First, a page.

Water fight!: Will Jerry Brown’s tunnel plan save or destroy the Delta?

The governor says building two multibillion-dollar, 39-mile tunnels will restore the Delta and bring more H20 to Californians. Sacramento County residents worry it will ruin their communities.

The brown water of the Sacramento River lumbers quietly downstream along the levee bank, swirling eddies and occasional surges of turbulence revealing the power of this greatest of California's waterways. It is nearly 100 degrees in the town of Hood, about 20 minutes south of Sacramento, and the heavy sun crushes the midday hours into idleness. The streets are quiet, except for the occasional passing of a car on Highway 160, the rushing of the trees and the corners of a sign on a gate flapping in the hot wind. It reads:


Many more of the same signs are posted along the levee roadways throughout the Delta, for a huge development plan is underway in Sacramento that, if implemented, will change this quiet agricultural region forever.

Nothing is final yet, but Gov. Jerry Brown, along with many colleagues and agricultural water users south of Stockton, hope to build a new water-diversion system: a pair of giant tunnels, each 40 feet wide and 39 miles long, that are capable of carrying away two-thirds of the Sacramento River’s water. Brown and Co. say the $25 billion-plus plan will secure water for Southern California cities and Central Valley farmers, and also restore the Delta’s troubled ecosystem.

But here in the Delta area of Sacramento County, most people want the tunnel project stopped. They say it will suck the Delta dry, destroy farming business in Northern California and kill the ecosystem.

Doug Hemly operates several hundred acres of pear orchards along Highway 160, and lives just miles south of the proposed location for the three intakes that would feed the tunnels. His grown children help operate the farm, and before him four generations of ancestors did much the same. The Hemly home is 164 years old—built in 1850 by his great-grandfather. Now, the twin tunnels threaten to demolish it.

“One of the plans I’ve heard involves taking the house,” said Hemly, 67.

“Everyone is confused by what they’re doing,” he said. “No one understands how you can improve the health of the Delta by taking water out of the Delta, rather than let it flow downstream through the Delta.

“Everyone here is scratching their heads about this.”

Tunnel of no love

The Hemly household isn’t the only Sacramento County home that may need to be demolished if the tunnels are built.

“They’re talking about moving out the whole town,” said Terry Mulligan, a resident of 30 years near Hood.

More than three decades ago, Mulligan’s home was on the list of doomed properties when the infamous Peripheral Canal project was alive—before voters shot it down in 1982. “They’re going to be displacing a whole lot of dirt. They’re going to be trucking it in and out of here on these little levee roads. There will be a lot of traffic. I’m afraid they’re going to foul up the whole area.”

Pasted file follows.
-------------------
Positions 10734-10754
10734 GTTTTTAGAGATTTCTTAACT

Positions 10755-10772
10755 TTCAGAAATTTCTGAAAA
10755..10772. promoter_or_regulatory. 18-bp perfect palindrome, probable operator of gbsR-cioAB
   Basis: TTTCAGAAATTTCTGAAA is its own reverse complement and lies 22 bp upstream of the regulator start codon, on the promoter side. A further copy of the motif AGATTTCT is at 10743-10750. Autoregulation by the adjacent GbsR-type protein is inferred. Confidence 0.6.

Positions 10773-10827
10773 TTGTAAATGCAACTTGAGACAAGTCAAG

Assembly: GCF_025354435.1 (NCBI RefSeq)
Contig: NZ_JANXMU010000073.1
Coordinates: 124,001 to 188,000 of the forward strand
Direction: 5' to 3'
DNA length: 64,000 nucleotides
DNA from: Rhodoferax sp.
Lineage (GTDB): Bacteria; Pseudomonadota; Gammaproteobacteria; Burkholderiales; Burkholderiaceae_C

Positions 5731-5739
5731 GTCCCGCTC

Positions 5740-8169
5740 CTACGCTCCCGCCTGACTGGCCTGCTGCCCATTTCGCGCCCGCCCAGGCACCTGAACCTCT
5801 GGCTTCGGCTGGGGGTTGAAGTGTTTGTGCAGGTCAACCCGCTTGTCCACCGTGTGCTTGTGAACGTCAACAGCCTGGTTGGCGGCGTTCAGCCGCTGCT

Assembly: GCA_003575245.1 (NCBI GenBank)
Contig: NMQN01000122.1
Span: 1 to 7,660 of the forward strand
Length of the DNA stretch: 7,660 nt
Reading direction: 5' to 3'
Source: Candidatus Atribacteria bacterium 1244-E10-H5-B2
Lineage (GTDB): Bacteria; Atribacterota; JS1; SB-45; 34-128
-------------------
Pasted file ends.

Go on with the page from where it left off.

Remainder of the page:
Debbie Elliot of Courtland foresees years of dust, traffic and noise just to build the tunnels, which would start in Hood and lead almost 40 miles to the Clifton Court Forebay reservoir, basically a holding tank for the existing water pumps that serve the San Joaquin Valley.

“I’m not sure we can live with the impacts of this,” she said. “If they do this, we’re looking at 10 years of construction. I’m imagining an industrial wasteland here.”

The Gov. Jerry Brown-supported Bay Delta Conservation Plan proposes to take two-thirds of the water from the Sacramento River near the town Hood in Sacramento County, then divert it to a reservoir some 39 miles away near Tracy. Next, it would pump water to south-state farmers and cities. California would need to build two tunnels to accomplish this, which would take about 10 years to construct and cost at least $24 billion. Residents are worried about eminent domain and say tunnel construction will destroy their communities—and the Delta itself.

Though Delta communities are generally aligned in opposition to the tunnels, there is not going to be an opportunity for anyone to chime in on the matter. Unlike the proposed Peripheral Canal of the early 1980s, the twin-tunnels project—which some believe may cost $50 billion in the long run—will move forward without the chance for a public vote.

“The Delta community has been left out of the planning process,” Hemly said. “Yet we are the only ones who stand to lose out and who are facing a negative event—us and the fish.”

The Department of Water Resources is leading the push for the tunnels, which are just one part of the Gov. Brown-approved Bay Delta Conservation Plan.

Nancy Vogel, a spokeswoman with the department, says the BDCP is being mischaracterized by its opponents. “This isn’t an engineering plan,” she said. “It’s a conservation plan.”

In fact, one of the BDCP’s main objectives—as mandated by a 2009 state law called the Delta Reform Act—is to help restore the Delta’s struggling ecosystem. In theory, the tunnels would do this by sending freshwater from the north Delta directly to the existing pumps near Tracy, an hour south of Sacramento. This would reduce the intake of water from the southern Delta, which serves as crucial fish habitat.

The other major goal of the BDCP is to boost water security. For example, even if a natural disaster destroyed the southern Delta’s levees and caused a sudden flood of saltwater into the region, the northern intake of the tunnels would guarantee that fresh, drinkable water continued southward.

“I know this is hard for people to wrap their heads around, but putting the intakes north of the Delta could help struggling species, like the Delta smelt, chinook salmon, Sacramento splittail, sturgeon, etc.,” Vogel said.

As things are now, at certain times of the year, the water pumps about an hour south of Sacramento can actually make the San Joaquin River flow backward. Salmon juveniles, swimming down the Sacramento River on their journey to the sea, regularly follow this wayward current. It leads them into backwaters and sloughs, from which they usually never escape. Many are eaten by predators. Others are drawn directly toward the pumps and squashed against the screens placed there to keep the fish out. Biologists have blamed this reversed-current phenomenon as a serious detriment to fish populations.

Vogel says the tunnels will reduce, though not eliminate, the reverse flow.